What not to do in Mexico

The measures taken for ensuring safety may not be enough for students studying abroad.

Ashley Bray

The day after Christmas, while my friends in Minnesota were buried under four feet of snow, I was departing the frozen tundra for warmer weather, exotic nightlife and new adventures.

Never mind that I was in for an extremely intensive Spanish program âÄî three weeks in Cuernavaca, Mexico would surely be one of the best experiences of my college career.

Living in Cuernavaca proved to be an incredible experience. I learned about the culture, ate all kinds of new food and, best of all, never had to wear a jacket.

The unexpected downside was constantly worrying if I was going to come home alive.

OK, maybe that is a little extreme, but donâÄôt get me wrong, living and studying in a country caught up in a violent drug war didnâÄôt exactly put my mind at ease.

Normally, if the State Department places a travel warning on a country, as is the case in Mexico, the University of Minnesota will allow students to travel to attend programs in certain places that are deemed safe. However, areas considered to be dangerous are off-limits.

While still in the U.S., all students were required to go through online tutorials, which went through run-of-the-mill travel issues and safety tips. We were not given much information about the Mexican drug conflict.

It wasnâÄôt until Mexico City that someone informed everyone that a few months before we arrived, four people had been decapitated and hung off a bridge in the city in which we would be staying.

We arrived in Cuernavaca on a Sunday and had our first orientation meeting Monday night. The meeting consisted of information on culture, family rules and things to know about the school. There was no information on safety.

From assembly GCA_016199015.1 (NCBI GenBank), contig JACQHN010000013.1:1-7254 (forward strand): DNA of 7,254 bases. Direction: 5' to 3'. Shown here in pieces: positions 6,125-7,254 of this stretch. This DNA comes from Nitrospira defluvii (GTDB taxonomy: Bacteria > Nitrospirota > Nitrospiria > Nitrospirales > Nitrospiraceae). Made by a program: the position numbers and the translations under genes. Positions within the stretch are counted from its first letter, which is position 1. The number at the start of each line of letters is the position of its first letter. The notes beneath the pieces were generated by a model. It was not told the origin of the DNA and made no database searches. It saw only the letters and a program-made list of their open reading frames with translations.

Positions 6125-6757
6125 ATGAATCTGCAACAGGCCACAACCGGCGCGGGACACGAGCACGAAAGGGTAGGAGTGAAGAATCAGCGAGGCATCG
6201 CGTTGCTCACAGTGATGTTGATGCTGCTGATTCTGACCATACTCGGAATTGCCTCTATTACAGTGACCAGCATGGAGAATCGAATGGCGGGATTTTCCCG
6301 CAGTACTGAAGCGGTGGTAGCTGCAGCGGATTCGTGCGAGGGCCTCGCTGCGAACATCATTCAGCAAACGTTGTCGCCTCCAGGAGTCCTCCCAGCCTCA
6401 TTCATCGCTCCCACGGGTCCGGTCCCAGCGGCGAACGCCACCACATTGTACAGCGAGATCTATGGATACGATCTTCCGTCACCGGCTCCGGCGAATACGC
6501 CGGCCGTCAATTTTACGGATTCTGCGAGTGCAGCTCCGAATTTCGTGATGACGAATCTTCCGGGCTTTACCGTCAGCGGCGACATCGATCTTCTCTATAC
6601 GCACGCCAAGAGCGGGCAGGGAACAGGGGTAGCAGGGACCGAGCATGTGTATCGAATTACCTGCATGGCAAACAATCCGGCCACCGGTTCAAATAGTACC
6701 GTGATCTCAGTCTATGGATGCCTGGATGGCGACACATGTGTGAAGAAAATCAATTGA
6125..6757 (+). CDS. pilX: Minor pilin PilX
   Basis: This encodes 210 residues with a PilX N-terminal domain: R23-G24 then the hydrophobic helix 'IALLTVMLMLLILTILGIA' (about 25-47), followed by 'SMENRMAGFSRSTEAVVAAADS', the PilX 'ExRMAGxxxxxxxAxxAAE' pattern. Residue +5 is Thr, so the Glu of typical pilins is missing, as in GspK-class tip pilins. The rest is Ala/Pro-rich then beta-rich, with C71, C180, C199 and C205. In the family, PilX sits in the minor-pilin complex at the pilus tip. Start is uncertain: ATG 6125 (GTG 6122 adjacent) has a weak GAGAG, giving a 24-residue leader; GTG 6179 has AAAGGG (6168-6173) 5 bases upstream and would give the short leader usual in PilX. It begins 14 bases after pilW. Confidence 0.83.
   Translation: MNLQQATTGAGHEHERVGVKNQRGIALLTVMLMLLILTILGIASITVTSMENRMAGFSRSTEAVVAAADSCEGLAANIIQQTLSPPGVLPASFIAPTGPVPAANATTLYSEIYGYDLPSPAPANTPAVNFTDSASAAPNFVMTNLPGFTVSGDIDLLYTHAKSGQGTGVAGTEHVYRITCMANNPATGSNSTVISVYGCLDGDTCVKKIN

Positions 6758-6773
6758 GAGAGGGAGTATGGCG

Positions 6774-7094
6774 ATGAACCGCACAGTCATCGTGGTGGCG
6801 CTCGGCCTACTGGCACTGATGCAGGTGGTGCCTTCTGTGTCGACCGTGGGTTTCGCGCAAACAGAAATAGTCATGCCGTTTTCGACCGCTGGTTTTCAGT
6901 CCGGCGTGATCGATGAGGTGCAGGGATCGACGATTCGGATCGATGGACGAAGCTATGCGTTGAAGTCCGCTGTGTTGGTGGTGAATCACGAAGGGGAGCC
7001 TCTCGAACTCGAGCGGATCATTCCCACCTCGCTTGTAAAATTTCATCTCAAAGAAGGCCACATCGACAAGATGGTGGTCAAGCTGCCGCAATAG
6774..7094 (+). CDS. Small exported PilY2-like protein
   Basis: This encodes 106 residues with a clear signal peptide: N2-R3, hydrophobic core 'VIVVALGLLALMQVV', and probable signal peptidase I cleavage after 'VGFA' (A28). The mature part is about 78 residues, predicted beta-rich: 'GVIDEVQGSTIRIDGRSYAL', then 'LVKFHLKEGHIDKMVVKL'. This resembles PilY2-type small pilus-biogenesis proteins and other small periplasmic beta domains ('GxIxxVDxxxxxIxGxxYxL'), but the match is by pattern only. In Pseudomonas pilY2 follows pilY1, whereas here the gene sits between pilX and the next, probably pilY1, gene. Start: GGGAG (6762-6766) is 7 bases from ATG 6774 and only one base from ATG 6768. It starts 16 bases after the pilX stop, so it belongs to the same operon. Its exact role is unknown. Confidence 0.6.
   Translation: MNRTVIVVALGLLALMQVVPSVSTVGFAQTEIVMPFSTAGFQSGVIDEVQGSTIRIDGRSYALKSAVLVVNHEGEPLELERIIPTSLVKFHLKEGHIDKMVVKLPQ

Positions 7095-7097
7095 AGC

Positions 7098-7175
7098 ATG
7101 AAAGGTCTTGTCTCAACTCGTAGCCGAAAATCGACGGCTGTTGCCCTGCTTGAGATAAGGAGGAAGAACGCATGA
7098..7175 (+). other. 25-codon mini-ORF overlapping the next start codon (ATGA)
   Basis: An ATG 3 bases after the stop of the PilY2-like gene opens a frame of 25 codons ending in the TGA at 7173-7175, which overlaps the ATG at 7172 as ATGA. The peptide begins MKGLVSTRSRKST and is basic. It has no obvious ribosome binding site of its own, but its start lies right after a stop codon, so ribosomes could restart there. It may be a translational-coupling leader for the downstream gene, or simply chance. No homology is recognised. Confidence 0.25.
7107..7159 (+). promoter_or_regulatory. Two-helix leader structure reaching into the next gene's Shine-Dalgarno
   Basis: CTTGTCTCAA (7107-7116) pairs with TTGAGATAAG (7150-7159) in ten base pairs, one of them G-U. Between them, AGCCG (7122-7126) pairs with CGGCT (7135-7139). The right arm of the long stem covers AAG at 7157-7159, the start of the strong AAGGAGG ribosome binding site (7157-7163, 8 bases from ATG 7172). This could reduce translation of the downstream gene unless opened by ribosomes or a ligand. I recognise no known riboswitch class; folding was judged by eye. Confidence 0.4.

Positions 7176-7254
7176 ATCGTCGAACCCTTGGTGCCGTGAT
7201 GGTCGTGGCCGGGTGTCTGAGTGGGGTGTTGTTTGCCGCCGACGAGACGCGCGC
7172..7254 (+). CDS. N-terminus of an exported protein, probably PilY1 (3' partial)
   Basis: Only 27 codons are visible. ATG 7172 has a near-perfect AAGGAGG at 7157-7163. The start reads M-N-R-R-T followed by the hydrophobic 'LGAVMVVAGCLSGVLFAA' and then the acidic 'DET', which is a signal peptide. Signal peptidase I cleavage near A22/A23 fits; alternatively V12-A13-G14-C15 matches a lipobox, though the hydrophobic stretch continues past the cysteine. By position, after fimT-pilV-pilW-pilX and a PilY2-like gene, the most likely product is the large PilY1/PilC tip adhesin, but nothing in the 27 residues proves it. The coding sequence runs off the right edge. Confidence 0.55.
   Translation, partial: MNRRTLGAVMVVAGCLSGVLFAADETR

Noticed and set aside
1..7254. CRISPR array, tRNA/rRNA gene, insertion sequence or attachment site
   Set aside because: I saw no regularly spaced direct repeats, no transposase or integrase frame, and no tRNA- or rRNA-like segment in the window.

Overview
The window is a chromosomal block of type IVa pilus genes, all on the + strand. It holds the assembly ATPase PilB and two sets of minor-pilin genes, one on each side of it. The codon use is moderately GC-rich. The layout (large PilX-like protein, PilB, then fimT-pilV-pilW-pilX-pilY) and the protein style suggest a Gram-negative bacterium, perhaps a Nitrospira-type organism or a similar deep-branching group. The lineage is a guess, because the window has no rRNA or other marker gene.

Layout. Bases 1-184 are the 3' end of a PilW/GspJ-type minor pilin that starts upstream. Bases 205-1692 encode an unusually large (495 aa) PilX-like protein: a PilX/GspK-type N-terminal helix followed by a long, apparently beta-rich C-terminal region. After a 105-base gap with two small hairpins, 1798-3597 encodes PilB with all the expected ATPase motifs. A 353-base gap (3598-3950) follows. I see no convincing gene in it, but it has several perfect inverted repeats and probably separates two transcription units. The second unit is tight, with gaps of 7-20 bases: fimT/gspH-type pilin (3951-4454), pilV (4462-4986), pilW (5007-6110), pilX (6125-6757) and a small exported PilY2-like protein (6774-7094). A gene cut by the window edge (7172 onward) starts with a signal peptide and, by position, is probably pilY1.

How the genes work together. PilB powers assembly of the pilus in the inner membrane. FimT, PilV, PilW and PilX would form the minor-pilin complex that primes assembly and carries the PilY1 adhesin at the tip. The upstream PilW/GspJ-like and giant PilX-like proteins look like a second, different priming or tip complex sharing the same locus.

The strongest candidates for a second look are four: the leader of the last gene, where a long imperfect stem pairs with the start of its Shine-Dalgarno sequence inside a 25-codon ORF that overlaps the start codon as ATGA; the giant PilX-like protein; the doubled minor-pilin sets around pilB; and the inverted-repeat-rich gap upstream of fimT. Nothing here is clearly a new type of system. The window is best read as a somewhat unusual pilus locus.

Later that night, being the great students we are, we all went out to some local bars for a few drinks.

Perhaps the program staff underestimated the desire of college students to have a good time, as they still had not given us an in-depth safety presentation.

The next night, a staff member went through a laundry list of items we were never to do while in Mexico, most of which we had already done on our first excursion to the bars.

“Never get into a “libre taxi,” aka a taxi that is not part of a cab company.” Did it.

“Never get into a taxi alone. Try not to sit in the front seat.” Guilty on both charges.

“DonâÄôt walk around by yourself, especially at night.” Oops.

“DonâÄôt order any drink that does not come in a bottle; this includes taking shots.” Definitely done.

“DonâÄôt get really drunk; the elevation here makes for really bad hangovers.” Yes, weâÄôre aware.

The list continued as we all sat there, each of us mentally checking off which of the rules we had already violated. At one point my roommate leaned over and whispered, “ItâÄôs amazing weâÄôre still alive.”

This information was good to know, but I think it came a little late. For the rest of the trip, we obeyed the rules, only got into mostly minor trouble and made it home in one piece.

Despite our worries, it was a great trip. I made awesome friends, experienced a new culture and, best of all, finished my language requirement. In the future, I do believe that the Learning Abroad Center could take additional precautions to ensure students know exactly what they should do to stay safe before departing for study abroad.

As a student, if you are planning on studying abroad and donâÄôt feel you have received adequate information, ask for it.

 

Ashley Bray welcomes comments at [email protected]